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Microsoft waiting for formal rejection from Yahoo

Wondering why Redmond hasn't upped its bid for Yahoo yet? The software giant may be waiting for a "Dear John" letter.

If Microsoft is serious about its bid for Yahoo, why haven't we heard more from the software giant?

Having been informally rejected by Yahoo, the software maker is awaiting a formal rejection before going ahead with its next move, likely appointing its own slate of directors, a move that it has until March 14 to make.

While Microsoft could just raise its bid, one source says the company doesn't see a benefit in bidding against itself until Yahoo shows its willingness to come to the bargaining table. According to The New York Times' DealBook, Microsoft is ready to approve going forward with a proxy battle.

Such a formality may seem surprising, given Yahoo has publicly stated that Microsoft's unsolicited buyout bid first valued at $44.6 billion, or $31 a share, undervalued the company. But a formal step likely is needed to put the ball back into Microsoft's court.

"Yahoo has been radio silent since the offer was made," said a source familiar with Microsoft's thinking. "Until Yahoo is prepared to respond, I don't know why (Microsoft) would want to raise the bid. It would be like bidding against ourselves."

But one source familiar with Yahoo's thinking and the "radio silence" noted: "Sometimes in negotiations, you have to bid against yourself."

Basically, the software giant is waiting for a formal rejection letter from Yahoo, which would include typical "Dear John" merger language like: We reject your offer and think we are worth a lot more than what you are offering. Come sign a nondisclosure agreement and we will show you why we are worth a lot more.

"Yahoo needs to show a willingness to engage and have a conversation and, in less than 24 hours, we would be available to respond," the source familiar with Microsoft's thinking told CNET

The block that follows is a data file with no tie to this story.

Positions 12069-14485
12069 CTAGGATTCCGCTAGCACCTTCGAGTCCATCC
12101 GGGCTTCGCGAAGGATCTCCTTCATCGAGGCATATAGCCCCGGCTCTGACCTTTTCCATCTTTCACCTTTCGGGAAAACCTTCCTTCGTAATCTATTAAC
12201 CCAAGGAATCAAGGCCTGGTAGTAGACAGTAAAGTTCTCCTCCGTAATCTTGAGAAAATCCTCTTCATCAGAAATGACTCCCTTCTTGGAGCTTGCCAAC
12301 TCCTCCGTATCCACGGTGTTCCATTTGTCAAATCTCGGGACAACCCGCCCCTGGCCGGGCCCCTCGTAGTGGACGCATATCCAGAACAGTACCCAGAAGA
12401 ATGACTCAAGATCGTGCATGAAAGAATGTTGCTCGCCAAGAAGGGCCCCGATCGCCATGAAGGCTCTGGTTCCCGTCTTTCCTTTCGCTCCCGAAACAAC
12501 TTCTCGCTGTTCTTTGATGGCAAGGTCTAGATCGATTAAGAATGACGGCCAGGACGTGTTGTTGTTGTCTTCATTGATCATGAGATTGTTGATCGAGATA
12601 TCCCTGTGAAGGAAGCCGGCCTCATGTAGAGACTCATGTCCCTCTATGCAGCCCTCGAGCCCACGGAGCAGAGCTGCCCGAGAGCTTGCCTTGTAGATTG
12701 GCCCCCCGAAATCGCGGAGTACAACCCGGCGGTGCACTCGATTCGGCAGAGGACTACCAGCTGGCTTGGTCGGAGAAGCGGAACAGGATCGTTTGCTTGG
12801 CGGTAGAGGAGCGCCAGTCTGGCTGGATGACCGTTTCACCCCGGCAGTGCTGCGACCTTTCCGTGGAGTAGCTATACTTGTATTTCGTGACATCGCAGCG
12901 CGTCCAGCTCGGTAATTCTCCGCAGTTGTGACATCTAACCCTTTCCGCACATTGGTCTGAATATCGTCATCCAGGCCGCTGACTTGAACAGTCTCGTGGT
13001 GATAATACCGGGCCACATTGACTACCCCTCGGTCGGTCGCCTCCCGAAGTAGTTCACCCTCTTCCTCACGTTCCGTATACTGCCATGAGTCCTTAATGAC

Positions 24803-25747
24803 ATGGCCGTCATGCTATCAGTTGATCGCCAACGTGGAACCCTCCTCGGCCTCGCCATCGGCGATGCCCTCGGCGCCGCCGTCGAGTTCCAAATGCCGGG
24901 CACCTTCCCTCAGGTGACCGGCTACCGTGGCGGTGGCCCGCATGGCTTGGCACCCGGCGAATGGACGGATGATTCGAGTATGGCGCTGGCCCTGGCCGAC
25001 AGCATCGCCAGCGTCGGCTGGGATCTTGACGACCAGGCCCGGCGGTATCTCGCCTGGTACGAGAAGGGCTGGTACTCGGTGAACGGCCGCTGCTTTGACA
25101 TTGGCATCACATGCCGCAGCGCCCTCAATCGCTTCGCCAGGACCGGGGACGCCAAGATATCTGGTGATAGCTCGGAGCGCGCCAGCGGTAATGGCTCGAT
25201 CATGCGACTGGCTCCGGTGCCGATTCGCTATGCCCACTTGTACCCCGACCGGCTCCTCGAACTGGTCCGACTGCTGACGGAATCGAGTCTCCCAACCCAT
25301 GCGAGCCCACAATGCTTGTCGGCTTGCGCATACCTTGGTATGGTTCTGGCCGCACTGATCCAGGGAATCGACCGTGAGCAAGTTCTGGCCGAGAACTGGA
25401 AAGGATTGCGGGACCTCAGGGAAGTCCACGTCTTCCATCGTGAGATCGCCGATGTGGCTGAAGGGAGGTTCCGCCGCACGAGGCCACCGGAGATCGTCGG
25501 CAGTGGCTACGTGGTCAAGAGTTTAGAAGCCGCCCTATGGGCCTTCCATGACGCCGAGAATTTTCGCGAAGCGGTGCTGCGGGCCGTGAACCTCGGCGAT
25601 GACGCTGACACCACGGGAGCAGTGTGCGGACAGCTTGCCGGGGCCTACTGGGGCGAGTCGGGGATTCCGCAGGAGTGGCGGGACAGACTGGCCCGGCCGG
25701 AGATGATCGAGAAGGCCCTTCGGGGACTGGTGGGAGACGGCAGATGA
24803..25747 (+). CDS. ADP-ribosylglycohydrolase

However, "Yahoo may not want to engage until it's pretty certain it has explored all its other options," said one investment banker who is not involved in the transaction.

The banker surmised that Yahoo may try to argue two points on its lack of a formal response. One is that without having formally rejected Microsoft's offer, it can avoid potential shareholder lawsuits for failing to do the deal. And should Microsoft launch a hostile proxy fight or tender offer, Yahoo may try to go to the Delaware Chancery Court (where it is incorporated) with the claim such actions should be delayed, because it is still considering all its options and that is why it has not formally responded to the software giant.

An attorney who declined to be named was not aware of any similar situations in which a target company did not issue a formal response to an unsolicited bid. And the attorney could not offer any strategic advantages on why such action would be taken to forgo a formal response.

"Maybe Yahoo concluded a letter wouldn't matter and, at this point, 19 days since Microsoft made its offer, it would be hard for them to come back and say, 'by the way, your deal undervalues us,'" the attorney said.

A Yahoo spokeswoman referred questions regarding a formal rejection letter back to its public statement that it issued on February 11. A Microsoft spokesman declined to comment.

Meanwhile, a report surfaced Tuesday that Microsoft is planning to authorize a proxy fight later this week.